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  Quote Linguist Quote  Post ReplyReply Direct Link To This Post Topic: Piperi
    Posted: 01-Nov-2011 at 19:19
I am looking for some help with the word Piperi.  Is it commonly used as the word for pepper?  I see it is also an island.  Is there anything offensive about the name?  When pronounced, which syllable is emphasized.  Thank you 
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  Quote Nick1986 Quote  Post ReplyReply Direct Link To This Post Posted: 01-Nov-2011 at 20:40
Looks like a job for our resident Greek-speakers Eaglecap, Erkut and Vagos
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  Quote Ollios Quote  Post ReplyReply Direct Link To This Post Posted: 01-Nov-2011 at 21:31
Originally posted by Linguist

Is it commonly used as the word for pepper? 


it should be. (just guess) Big smile

Piperi (Greek: Πιπέρι meaning pepper) is a Greek island in the Sporades. (viki)

when you chech " Πιπέρι" in google pictures, you will see it; first pictures are blackpepper

also the word of pepper in Turkish comes from Greek (Turkish Language Association's dictionary); Biber


Edited by Ollios - 07-Nov-2011 at 12:56
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  Quote Don Quixote Quote  Post ReplyReply Direct Link To This Post Posted: 06-Feb-2012 at 03:42
"Piper" is "peppers" in Bulgarian too. So one calls the red and green peppers "piper" or "chushka", and paprika 'red piper", black pepper is "black piper". I think "piper" is more used in North-East Bulgaria, in an area where lots of lots of Turks live, I think it's Turkish word; the word "chuchka" is used more in Western Bulgaria.

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  Quote Arab Quote  Post ReplyReply Direct Link To This Post Posted: 06-Feb-2012 at 08:19
The ultimate etymology of the word is from Sanskrit "pippali". The Arabic "filfil" is probably derived from it too via Aramaic or Hebrew "pelpalta" or "pelpal" respectively.
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  Quote Ollios Quote  Post ReplyReply Direct Link To This Post Posted: 06-Feb-2012 at 13:35
Originally posted by Don Quixote

"Piper" is "peppers" in Bulgarian too. So one calls the red and green peppers "piper" or "chushka", and paprika 'red piper", black pepper is "black piper". I think "piper" is more used in North-East Bulgaria, in an area where lots of lots of Turks live, I think it's Turkish word; the word "chuchka" is used more in Western Bulgaria.


As I told before, Turkish version of piper (biber) is greek origin word (according to highest Turkish language authority, Turkish Language Association-TDK)

Originally posted by Arab

The ultimate etymology of the word is from Sanskrit "pippali". The Arabic "filfil" is probably derived from it too via Aramaic or Hebrew "pelpalta" or "pelpal" respectively.


maybe arab is right. It can be older word like from Sanskrit
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  Quote Don Quixote Quote  Post ReplyReply Direct Link To This Post Posted: 06-Feb-2012 at 13:44
Originally posted by Ollios



As I told before, Turkish version of piper (biber) is greek origin word (according to highest Turkish language authority, Turkish Language Association-TDK)
[/QUOTE]

I have no problem with that, I found that  in Ancient Greek the word is "piperi". However, the use of the word "piper" for green and red long peppers came to Bulgaria via the turks, and is used more in areas where more Turks live, while in other regions where there are no of less Turks, the Bulgaian word "chushka" is used, not "piper".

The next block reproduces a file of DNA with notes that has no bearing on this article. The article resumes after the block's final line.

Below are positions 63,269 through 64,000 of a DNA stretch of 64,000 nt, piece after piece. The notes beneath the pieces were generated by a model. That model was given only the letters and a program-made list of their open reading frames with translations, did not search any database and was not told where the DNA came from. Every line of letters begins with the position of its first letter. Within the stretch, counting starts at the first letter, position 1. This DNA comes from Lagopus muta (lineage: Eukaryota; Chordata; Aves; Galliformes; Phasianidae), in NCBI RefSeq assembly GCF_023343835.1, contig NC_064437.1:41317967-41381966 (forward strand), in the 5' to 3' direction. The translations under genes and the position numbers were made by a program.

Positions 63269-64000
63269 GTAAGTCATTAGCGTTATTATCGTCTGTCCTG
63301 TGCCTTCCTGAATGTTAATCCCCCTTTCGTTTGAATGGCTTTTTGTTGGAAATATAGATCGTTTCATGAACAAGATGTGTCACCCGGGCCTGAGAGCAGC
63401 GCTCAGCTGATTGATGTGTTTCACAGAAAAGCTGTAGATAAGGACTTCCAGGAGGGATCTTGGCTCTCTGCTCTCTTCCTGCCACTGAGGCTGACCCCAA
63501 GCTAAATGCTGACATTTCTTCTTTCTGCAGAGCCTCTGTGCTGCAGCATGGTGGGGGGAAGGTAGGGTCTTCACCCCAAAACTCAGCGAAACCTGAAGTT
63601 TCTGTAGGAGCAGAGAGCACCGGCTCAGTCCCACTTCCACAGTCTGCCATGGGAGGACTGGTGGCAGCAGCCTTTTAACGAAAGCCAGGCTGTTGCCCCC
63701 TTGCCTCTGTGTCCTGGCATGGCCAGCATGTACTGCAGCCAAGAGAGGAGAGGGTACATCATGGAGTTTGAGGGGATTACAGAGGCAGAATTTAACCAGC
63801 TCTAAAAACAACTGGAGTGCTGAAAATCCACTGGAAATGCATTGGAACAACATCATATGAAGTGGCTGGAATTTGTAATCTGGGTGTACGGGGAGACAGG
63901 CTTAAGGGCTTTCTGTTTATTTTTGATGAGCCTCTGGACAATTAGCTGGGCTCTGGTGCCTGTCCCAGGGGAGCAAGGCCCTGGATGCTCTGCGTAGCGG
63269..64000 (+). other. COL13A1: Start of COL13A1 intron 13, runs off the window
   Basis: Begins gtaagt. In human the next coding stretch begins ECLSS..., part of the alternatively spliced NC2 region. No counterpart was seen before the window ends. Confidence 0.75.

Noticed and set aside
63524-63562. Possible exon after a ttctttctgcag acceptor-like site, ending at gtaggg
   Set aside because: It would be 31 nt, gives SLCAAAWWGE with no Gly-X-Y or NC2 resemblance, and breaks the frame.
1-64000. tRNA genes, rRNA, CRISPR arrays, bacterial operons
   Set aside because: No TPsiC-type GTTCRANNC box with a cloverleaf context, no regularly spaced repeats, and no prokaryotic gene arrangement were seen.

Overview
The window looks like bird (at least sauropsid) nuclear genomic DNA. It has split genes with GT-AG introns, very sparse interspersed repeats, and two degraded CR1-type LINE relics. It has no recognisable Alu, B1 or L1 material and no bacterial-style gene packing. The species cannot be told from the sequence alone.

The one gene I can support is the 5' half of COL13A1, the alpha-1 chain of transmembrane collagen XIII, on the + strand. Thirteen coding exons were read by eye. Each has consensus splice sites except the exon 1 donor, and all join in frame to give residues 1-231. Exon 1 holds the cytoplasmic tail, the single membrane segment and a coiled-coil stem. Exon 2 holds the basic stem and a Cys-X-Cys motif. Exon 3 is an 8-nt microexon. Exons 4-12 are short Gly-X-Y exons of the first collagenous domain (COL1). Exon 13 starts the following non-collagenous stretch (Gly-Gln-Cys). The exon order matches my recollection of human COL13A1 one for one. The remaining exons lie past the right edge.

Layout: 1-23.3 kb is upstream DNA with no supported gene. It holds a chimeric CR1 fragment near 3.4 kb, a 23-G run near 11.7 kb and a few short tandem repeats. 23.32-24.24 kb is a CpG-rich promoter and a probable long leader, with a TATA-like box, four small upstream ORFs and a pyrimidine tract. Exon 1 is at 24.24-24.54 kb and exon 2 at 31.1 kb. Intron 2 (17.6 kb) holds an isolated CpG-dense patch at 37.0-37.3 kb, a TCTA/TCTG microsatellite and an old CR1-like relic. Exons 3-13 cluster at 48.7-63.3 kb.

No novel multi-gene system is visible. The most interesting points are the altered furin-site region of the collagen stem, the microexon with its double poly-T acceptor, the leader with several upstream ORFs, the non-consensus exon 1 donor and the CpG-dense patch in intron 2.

Edited by Don Quixote - 06-Feb-2012 at 14:59
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  Quote Arab Quote  Post ReplyReply Direct Link To This Post Posted: 06-Feb-2012 at 16:01
Originally posted by Ollios


Originally posted by Arab

The ultimate etymology of the word is from Sanskrit "pippali". The Arabic "filfil" is probably derived from it too via Aramaic or Hebrew "pelpalta" or "pelpal" respectively.


maybe arab is right. It can be older word like from Sanskrit


Pepper reached Europe as a result of Alexander's conquests. Theophrastus confirmed this in the beginning of 3rd century BC. He made a distinction between long and round pepper. So Greek "piperi" is derived via Persian from Middle Indic, and ultimately from Sanskrit.

Turkish "biber" is derived from Greek. Hebrew and Arabic words for pepper are probably borrowed from Aramaic "pelpalta", as this was the first appearance of the word in a Semitic language.

Kurdish "bibari" could be from Greek as well.
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  Quote medenaywe Quote  Post ReplyReply Direct Link To This Post Posted: 07-Feb-2012 at 01:03
It was not.Do you know something about this,from agriculture point?It needs a lot of water to grows up
hard as a rock.Than here we are,word describes my words above:PiPeRi=From drink Rock connects!Full description fill be posted inside Origins of language.Smile
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  Quote Ollios Quote  Post ReplyReply Direct Link To This Post Posted: 07-Feb-2012 at 09:50
Originally posted by Don Quixote

[QUOTE=Ollios]
...red long peppers came to Bulgaria via the turks, and is used more in areas where more Turks live, while in other regions where there are no of less Turks, the Bulgaian word "chushka" is used, not "piper".


I checked and learn something from you. I found your chushka in Turkish as "şuşka" or "çuşka"
example TDK says çuşka: bulgarian origin word for red chill pepper. however according to some sources, Turks call it "Albanian Pepper"

Does chushka have a speacial shape? like
   

or is it general name for all peppers in North and West Bulgaria